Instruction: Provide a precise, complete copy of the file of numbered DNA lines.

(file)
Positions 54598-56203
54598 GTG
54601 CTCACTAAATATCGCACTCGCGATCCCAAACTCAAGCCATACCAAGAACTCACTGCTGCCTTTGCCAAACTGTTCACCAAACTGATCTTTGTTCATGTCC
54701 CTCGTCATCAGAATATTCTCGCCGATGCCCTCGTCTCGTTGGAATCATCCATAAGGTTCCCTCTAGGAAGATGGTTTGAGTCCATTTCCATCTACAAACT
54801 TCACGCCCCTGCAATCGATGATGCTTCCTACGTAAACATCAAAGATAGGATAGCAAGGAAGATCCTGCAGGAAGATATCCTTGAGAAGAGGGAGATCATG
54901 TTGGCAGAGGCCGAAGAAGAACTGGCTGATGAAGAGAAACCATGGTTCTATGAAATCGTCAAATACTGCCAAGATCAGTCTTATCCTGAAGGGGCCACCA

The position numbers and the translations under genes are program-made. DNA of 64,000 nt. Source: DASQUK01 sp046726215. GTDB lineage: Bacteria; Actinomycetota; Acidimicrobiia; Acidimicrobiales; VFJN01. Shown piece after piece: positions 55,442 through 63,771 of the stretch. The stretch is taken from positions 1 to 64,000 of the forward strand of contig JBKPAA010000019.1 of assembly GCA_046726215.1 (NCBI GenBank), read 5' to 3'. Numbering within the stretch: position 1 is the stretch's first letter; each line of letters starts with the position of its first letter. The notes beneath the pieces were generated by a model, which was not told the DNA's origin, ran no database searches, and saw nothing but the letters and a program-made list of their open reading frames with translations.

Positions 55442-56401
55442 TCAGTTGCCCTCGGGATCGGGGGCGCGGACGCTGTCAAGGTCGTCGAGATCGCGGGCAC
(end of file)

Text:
Positions 54598-56203
54598 GTG
54601 CTCACTAAATATCGCACTCGCGATCCCAAACTCAAGCCATACCAAGAACTCACTGCTGCCTTTGCCAAACTGTTCACCAAACTGATCTTTGTTCATGTCC
54701 CTCGTCATCAGAATATTCTCGCCGATGCCCTCGTCTCGTTGGAATCATCCATAAGGTTCCCTCTAGGAAGATGGTTTGAGTCCATTTCCATCTACAAACT
54801 TCACGCCCCTGCAATCGATGATGCTTCCTACGTAAACATCAAAGATAGGATAGCAAGGAAGATCCTGCAGGAAGATATCCTTGAGAAGAGGGAGATCATG
54901 TTGGCAGAGGCCGAAGAAGAACTGGCTGATGAAGAGAAACCATGGTTCTATGAAATCGTCAAATACTGCCAAGATCAGTCTTATCCTGAAGGGGCCACCA

The position numbers and the translations under genes are program-made. DNA of 64,000 nt. Source: DASQUK01 sp046726215. GTDB lineage: Bacteria; Actinomycetota; Acidimicrobiia; Acidimicrobiales; VFJN01. Shown piece after piece: positions 55,442 through 63,771 of the stretch. The stretch is taken from positions 1 to 64,000 of the forward strand of contig JBKPAA010000019.1 of assembly GCA_046726215.1 (NCBI GenBank), read 5' to 3'. Numbering within the stretch: position 1 is the stretch's first letter; each line of letters starts with the position of its first letter. The notes beneath the pieces were generated by a model, which was not told the DNA's origin, ran no database searches, and saw nothing but the letters and a program-made list of their open reading frames with translations.

Positions 55442-56401
55442 TCAGTTGCCCTCGGGATCGGGGGCGCGGACGCTGTCAAGGTCGTCGAGATCGCGGGCAC